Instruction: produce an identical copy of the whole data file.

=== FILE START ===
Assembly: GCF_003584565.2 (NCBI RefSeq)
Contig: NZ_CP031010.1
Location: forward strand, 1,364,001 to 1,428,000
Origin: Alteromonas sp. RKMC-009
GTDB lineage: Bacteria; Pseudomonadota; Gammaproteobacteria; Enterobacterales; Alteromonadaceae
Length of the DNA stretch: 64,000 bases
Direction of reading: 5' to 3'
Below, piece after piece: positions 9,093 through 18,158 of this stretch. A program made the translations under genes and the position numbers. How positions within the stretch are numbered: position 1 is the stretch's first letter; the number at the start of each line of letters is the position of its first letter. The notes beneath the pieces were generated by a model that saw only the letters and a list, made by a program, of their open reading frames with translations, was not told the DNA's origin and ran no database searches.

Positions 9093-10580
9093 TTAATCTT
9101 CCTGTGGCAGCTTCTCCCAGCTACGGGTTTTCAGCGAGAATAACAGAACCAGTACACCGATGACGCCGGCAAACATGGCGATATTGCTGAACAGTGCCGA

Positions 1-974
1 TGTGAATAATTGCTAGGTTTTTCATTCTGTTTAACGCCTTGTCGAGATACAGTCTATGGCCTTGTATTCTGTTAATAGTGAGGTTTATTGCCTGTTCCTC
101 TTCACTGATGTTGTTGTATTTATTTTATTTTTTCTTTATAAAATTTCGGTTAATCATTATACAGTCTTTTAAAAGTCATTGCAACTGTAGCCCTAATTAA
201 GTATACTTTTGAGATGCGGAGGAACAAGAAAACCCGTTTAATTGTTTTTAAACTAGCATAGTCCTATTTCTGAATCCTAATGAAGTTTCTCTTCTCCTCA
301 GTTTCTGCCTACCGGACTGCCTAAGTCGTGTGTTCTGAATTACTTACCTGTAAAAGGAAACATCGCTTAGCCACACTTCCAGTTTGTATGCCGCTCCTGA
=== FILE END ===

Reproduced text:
Assembly: GCF_003584565.2 (NCBI RefSeq)
Contig: NZ_CP031010.1
Location: forward strand, 1,364,001 to 1,428,000
Origin: Alteromonas sp. RKMC-009
GTDB lineage: Bacteria; Pseudomonadota; Gammaproteobacteria; Enterobacterales; Alteromonadaceae
Length of the DNA stretch: 64,000 bases
Direction of reading: 5' to 3'
Below, piece after piece: positions 9,093 through 18,158 of this stretch. A program made the translations under genes and the position numbers. How positions within the stretch are numbered: position 1 is the stretch's first letter; the number at the start of each line of letters is the position of its first letter. The notes beneath the pieces were generated by a model that saw only the letters and a list, made by a program, of their open reading frames with translations, was not told the DNA's origin and ran no database searches.

Positions 9093-10580
9093 TTAATCTT
9101 CCTGTGGCAGCTTCTCCCAGCTACGGGTTTTCAGCGAGAATAACAGAACCAGTACACCGATGACGCCGGCAAACATGGCGATATTGCTGAACAGTGCCGA

Positions 1-974
1 TGTGAATAATTGCTAGGTTTTTCATTCTGTTTAACGCCTTGTCGAGATACAGTCTATGGCCTTGTATTCTGTTAATAGTGAGGTTTATTGCCTGTTCCTC
101 TTCACTGATGTTGTTGTATTTATTTTATTTTTTCTTTATAAAATTTCGGTTAATCATTATACAGTCTTTTAAAAGTCATTGCAACTGTAGCCCTAATTAA
201 GTATACTTTTGAGATGCGGAGGAACAAGAAAACCCGTTTAATTGTTTTTAAACTAGCATAGTCCTATTTCTGAATCCTAATGAAGTTTCTCTTCTCCTCA
301 GTTTCTGCCTACCGGACTGCCTAAGTCGTGTGTTCTGAATTACTTACCTGTAAAAGGAAACATCGCTTAGCCACACTTCCAGTTTGTATGCCGCTCCTGA